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Optimize Hydrocracker Unit Operations to Reduce Costs and Improve Yields

Emerson Process Management’s Tim Olsen and Gary Hawkins discuss how to achieve better performance, energy efficiency, asset reliability, and safer operations through more precise control.

With over 100 hydrocracking units operating around the globe and more under development, many opportunities exist for refiners to achieve higher levels of safe, reliable performance. No matter how efficient a unit may seem today, that process can be improved through advanced automation, resulting in reduced energy usage, greater production flexibility, increased quality and yields, and higher reliability with lower maintenance costs.

Gary Hawkins, Emerson Process Management

Gary Hawkins, Emerson Process Management

Because hydrocracking units are key contributors to a refinery’s profitability, making improvements to optimize process operations makes real economic sense, especially in view of the high cost of designing and building these units. By employing advanced technologies to enhance performance, the refining  company can maximize the return on its original investment.

Achieving greater flexibility involves many factors, including more precise temperature control of the reactor beds as well as the upstream heaters and downstream fractionators. A variety of automation solutions are to help refiners obtain greater operational flexibility from the day they are implemented. For example, many existing units were designed for catalysts that are now outmoded. Today’s catalysts are much more active and selective, but they cannot deliver high performance without tight temperature and pressure control. That’s why the accurate and reliable measurements delivered by digital instrumentation are so important for controlling the reactor yield and other parts of the overall process.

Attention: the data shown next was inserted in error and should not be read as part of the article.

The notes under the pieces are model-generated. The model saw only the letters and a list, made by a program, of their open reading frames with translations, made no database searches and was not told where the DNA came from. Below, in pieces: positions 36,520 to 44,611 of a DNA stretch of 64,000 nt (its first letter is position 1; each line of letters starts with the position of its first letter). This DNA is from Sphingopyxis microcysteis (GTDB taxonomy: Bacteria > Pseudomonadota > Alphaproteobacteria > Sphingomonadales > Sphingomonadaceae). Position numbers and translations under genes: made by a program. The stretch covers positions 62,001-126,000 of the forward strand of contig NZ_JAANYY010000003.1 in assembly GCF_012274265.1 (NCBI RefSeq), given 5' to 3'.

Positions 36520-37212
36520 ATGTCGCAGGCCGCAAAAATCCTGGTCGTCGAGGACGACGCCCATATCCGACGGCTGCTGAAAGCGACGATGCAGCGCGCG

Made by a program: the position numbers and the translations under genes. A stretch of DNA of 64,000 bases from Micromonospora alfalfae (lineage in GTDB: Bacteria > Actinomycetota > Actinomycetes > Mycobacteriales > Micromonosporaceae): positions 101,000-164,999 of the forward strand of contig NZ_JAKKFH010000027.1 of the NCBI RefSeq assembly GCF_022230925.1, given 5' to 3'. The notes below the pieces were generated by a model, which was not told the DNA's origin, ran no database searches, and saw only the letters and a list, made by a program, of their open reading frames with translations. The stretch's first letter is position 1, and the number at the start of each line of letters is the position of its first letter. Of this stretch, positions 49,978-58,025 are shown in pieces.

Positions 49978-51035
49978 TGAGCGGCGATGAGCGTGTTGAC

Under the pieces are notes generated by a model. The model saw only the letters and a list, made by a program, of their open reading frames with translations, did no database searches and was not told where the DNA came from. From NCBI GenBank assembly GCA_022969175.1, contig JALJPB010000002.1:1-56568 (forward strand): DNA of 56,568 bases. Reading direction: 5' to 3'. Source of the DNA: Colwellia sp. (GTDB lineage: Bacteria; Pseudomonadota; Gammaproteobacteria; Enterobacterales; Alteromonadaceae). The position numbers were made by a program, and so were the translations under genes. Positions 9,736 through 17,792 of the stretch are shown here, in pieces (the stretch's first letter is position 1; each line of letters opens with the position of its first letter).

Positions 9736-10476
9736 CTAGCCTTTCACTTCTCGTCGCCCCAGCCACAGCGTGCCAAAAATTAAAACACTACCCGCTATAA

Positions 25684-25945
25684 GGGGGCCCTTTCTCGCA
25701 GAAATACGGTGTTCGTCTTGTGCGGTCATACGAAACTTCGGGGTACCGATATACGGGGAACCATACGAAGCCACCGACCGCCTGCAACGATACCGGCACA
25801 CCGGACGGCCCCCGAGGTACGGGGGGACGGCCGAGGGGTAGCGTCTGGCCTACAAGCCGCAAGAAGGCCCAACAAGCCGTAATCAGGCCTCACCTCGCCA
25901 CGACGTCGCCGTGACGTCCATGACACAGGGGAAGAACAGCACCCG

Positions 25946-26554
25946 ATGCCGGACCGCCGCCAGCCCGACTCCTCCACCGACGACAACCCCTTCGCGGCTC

Many factors contribute to better utilization of process units including good heater management, reduced control valve variability, extensive field instrument diagnostics, and vibration monitoring of a wide range of mechanical assets. In essentially every case, the precise control afforded by combining accurate measurements with modern automation solutions contributes significantly to better utilization.

The upgrades suggested for existing hydrocracking processes apply equally to greenfield units currently being designed or planned. Smart digital control should be specified wherever designers are seeking to build world-class performance into hydrocracking operations. The commissioning and calibration of smart instruments are faster and more accurate with these features, resulting in benefits at project startup. After startup, the diagnostics generated by these same smart instruments support ongoing benefits through better performing operations and enhanced reliability. These advantages ensure a faster return on the substantial investment in hydrocracker units with continued performance for sustainable returns.

Editor’s note: This discussion by Tim Olsen ( and Gary Hawkins is based on a more detailed paper on “Optimizing Hydrocracking Operations to Reduce Costs and Improve Yields.”

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Posted by: Rene Gonzalez

Rene G Gonzalez is the Director for and contributing editor for As a chemical engineer (Texas A&M University: 1982), Gonzalez has worked in various engineering capacities throughout the energy industry value chain, primarily in refinery processing and operations.

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